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Capitalism and philosophy

Sean Gabb by the Baltic
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In the last session, someone asked “what is capitalism?” and said that there are many different kinds of capitalism, e.g. “Japanese capitalism”.

First, it is important to be clear about the meanings and definitions. The kind of economy in Britain, the United States, and Japan, is not pure capitalism because it includes a great deal of government control and regulation. Such an economy should correctly be called “a mixed economy“. “Japanese capitalism”,  therefore, should more correctly be called “Japanese mixed economy”, i.e. a mixture of capitalism and statism or socialism.

Secondly, is America a truly capitalist country? Here is a quote from a financial newsletter “The Daily Reckoning” June 3 2009 “The Eye of the Economic Storm”.

Americans are not necessarily in favour of socialism… But the country has clearly moved towards more government intervention in the economy. In 1986, 40% of Americans thought government regulated the economy too much. Now, 40% think it doesn’t regulate enough. And get this… The Economist reports the results of a worldwide poll. When asked if “people [were] better off under free markets,” 75% of Indians say ‘yes’ and so did about 72% of Chinese. But put the question to Americans and only about 69% think so. Even Italians are more in favor of free enterprise than Americans. Go figure.

Another comment, this time from a British libertarian, Sean Gabb:

big business capitalism we see around us is not the same as a free market”

Finally, another comment from a free-market financial commentator, Bill Jenkins, writing in the Daily Reckoning of May 28th, 2009: To Hell in a Bond Basket:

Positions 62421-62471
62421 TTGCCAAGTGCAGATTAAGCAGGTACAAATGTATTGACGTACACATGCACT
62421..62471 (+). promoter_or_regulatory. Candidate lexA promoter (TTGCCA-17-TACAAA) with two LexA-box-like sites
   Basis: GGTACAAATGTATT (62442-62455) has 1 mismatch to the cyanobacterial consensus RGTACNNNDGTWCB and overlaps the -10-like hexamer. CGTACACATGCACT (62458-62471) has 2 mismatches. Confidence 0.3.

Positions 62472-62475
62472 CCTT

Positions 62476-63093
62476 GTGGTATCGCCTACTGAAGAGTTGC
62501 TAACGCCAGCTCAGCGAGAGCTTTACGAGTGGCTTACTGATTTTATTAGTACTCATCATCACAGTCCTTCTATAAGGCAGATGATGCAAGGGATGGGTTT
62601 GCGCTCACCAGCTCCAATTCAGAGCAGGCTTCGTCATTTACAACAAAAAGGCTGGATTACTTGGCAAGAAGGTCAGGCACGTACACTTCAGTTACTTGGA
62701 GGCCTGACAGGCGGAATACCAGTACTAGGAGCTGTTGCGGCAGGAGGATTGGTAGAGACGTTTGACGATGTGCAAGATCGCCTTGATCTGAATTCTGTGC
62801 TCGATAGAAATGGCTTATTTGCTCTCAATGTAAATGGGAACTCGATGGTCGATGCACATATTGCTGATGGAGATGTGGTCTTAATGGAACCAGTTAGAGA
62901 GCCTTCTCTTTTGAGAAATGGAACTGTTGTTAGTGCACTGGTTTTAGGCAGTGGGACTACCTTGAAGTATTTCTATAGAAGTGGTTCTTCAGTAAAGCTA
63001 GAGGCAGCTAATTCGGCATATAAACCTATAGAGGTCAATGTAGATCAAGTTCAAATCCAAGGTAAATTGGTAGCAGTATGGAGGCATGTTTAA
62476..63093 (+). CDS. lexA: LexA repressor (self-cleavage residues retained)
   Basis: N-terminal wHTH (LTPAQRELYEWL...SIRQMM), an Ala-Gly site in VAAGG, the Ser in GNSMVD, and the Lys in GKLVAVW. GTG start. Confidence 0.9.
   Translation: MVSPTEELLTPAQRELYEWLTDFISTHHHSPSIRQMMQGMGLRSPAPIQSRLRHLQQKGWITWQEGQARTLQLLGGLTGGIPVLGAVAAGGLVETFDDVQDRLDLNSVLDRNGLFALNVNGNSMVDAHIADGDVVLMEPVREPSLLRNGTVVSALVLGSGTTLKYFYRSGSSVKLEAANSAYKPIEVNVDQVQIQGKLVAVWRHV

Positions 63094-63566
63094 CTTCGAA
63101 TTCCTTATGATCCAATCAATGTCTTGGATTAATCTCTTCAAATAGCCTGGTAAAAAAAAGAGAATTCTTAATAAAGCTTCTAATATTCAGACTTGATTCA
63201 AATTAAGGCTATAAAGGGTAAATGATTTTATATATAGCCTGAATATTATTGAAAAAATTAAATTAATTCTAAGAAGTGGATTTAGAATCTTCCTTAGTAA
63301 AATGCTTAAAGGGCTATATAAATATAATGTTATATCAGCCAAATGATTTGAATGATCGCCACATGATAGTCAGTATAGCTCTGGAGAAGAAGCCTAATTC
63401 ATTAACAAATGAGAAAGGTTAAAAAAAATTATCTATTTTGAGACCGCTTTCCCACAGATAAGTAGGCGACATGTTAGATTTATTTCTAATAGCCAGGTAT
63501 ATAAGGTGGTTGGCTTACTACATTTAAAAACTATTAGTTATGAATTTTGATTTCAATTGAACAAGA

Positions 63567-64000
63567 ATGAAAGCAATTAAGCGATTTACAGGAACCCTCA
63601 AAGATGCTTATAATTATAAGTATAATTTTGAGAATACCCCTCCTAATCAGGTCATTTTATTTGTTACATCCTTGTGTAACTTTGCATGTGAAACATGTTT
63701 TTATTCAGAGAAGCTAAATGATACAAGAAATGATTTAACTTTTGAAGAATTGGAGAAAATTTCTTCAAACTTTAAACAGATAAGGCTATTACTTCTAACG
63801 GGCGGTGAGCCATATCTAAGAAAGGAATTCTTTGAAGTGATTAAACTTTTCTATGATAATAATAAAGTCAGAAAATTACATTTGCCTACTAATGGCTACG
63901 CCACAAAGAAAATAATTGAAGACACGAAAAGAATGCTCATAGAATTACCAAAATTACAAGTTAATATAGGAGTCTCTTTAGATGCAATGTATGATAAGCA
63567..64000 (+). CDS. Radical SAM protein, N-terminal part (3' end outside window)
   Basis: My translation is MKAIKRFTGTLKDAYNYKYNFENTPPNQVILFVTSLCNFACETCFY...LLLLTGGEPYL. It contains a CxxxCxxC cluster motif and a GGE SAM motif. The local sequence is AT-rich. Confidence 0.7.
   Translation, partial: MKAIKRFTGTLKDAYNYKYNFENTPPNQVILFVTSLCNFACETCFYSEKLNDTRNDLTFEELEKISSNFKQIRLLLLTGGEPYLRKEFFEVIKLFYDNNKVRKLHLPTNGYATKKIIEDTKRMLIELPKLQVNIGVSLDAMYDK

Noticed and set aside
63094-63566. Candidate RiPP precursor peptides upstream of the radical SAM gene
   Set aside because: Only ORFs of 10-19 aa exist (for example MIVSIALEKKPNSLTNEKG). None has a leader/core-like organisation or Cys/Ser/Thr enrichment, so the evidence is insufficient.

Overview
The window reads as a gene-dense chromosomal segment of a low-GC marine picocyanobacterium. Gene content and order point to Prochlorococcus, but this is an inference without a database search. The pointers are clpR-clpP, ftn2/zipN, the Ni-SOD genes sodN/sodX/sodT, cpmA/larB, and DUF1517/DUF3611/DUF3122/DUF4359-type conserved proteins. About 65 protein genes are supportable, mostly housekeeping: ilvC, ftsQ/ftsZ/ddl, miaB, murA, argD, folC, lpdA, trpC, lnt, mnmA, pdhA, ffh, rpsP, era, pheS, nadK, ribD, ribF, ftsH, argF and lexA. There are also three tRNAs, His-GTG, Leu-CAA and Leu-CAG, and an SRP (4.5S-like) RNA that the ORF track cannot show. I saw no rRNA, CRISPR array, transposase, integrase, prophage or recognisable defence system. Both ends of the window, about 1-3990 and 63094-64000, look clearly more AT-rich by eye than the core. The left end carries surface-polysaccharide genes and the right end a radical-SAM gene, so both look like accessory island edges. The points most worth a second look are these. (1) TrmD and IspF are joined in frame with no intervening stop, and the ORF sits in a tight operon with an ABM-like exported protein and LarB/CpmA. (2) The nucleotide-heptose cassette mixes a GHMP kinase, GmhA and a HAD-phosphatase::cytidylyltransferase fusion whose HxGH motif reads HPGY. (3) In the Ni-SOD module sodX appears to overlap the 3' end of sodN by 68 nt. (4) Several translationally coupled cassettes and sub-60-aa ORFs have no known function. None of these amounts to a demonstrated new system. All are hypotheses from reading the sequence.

In a larger sense, the US is at war with capitalism…and with nature herself. Markets have natural rhythms. They go from boom to bust…from inflation to deflation…from expansion to contraction naturally. Trying to stop the bust is futile. It is a fight against Fate…a losing proposition. And it is diabolically unnatural. You have to take the bad with the good in life.

and

“The idea is ‘to make holding money less attractive’ so people will spend it.”

In other words, this is not free-market capitalism: the Federal reserve holds interest rates artificially low to “force” people to spend instead of to save. But where does capital come from? From savings. If people are discouraged from saving, where will capitalism’s capital come from?

Writes Bill Jenkins,

“What we need is to be left alone. The market has been, and remains, the most efficient system for regulating itself. Is it perfect? Not in a moral or theological sense.  Not even in a fairness sense. The market will make some men rich while impoverishing others. Many people do not consider that ” fair”. But it doesn’t matter. The market does what it does because it is the most efficient way of doing things. .. The ironic thing is, bubbles are created by regulation.”

Here is what Ayn Rand wrote about capitalism:

Capitalism is a social system based on the recognition of individual rights, including property rights, in which all property is privately owned.

When I say “capitalism,” I mean a full, pure, uncontrolled, unregulated laissez-faire capitalism—with a separation of state and economics, in the same way and for the same reasons as the separation of state and church.

We must understand the meanings of the words we use. Then, we must look around at the world around us, and see clearly through our own eyes, not through the eyes of the media, or what we read in the newspapers, or what the politicians tell us.

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